The North Dakota Badlands (Teddy Roosevelt National Park is just a portion of this landscape) are more vegetated than the stark South Dakota Badlands. In summer, these northern badlands can look downright lush. But it is still a graphic landscape where patterns come to life in the shadows and highlights of sunlit scenery. These three images just seemed to work better as black and whites. I simply converted them in Aperture 3 and adjusted the red, green and blue channels and tweeked levels and curves and contrast.
Some of the wild horses are handsome animals, others, like this one, are creatures of the landscape, rough and untamed and unkempt. The round rock is called a “cannon ball” concretion. It formed as minerals were deposited around a core within a substrate rock. We found a “congregation of concretions” in the North Unit of the park. I like the contrast of the round rock and the erosional ridges. Another image that just seemed to work better in black and white is the mud cracks along the edge of the Little Missouri River…A very abstract piece of nature’s art.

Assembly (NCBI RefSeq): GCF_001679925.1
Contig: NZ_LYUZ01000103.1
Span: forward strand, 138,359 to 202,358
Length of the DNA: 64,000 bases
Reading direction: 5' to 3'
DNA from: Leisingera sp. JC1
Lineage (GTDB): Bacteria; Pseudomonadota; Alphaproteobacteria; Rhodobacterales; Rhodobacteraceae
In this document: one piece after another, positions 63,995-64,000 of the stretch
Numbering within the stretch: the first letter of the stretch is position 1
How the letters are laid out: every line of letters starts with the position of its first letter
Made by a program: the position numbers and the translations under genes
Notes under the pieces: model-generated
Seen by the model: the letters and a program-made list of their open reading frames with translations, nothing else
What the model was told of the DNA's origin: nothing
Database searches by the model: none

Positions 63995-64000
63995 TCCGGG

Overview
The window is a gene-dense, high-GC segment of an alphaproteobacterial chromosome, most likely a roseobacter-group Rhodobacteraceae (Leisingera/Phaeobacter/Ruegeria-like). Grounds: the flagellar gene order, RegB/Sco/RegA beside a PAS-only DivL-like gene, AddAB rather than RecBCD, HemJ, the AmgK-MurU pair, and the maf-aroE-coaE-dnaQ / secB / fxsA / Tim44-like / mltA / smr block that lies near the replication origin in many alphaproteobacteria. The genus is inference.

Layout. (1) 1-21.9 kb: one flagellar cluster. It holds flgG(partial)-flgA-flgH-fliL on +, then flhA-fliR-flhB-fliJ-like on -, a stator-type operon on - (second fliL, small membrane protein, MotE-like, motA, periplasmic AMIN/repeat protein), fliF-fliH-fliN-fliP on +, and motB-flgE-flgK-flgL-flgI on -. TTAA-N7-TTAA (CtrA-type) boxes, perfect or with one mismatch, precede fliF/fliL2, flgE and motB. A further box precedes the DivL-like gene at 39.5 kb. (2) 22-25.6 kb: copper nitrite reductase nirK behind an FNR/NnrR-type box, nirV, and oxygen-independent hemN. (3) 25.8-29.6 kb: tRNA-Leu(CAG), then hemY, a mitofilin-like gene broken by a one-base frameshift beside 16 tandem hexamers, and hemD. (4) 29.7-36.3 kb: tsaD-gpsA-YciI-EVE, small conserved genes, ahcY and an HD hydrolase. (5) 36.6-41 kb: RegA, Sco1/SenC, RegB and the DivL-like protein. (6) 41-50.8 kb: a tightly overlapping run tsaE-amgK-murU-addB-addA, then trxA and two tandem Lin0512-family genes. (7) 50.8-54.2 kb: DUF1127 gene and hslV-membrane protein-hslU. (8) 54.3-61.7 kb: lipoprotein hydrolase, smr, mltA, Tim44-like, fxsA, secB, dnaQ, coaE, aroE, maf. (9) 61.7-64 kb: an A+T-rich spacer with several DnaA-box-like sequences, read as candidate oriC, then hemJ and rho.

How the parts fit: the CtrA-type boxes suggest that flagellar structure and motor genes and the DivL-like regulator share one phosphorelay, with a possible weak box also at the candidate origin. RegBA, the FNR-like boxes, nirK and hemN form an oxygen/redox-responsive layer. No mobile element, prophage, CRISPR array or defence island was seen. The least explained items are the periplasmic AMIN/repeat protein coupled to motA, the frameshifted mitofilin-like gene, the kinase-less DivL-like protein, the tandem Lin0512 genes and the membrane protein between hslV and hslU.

Mud cracks: Canon 7D, Canon 70-200mm f4 at 200mm, f16 at 1/60, ISO 400, tripod
Wild Horse: Canon 7D, Canon 400mm f5.6, f8 at 1/1000, ISO 200, tripod
Cannon Ball Concretion: Canon 7D, Sigma 10-20mm, f16 at 1/500, ISO 400, handheld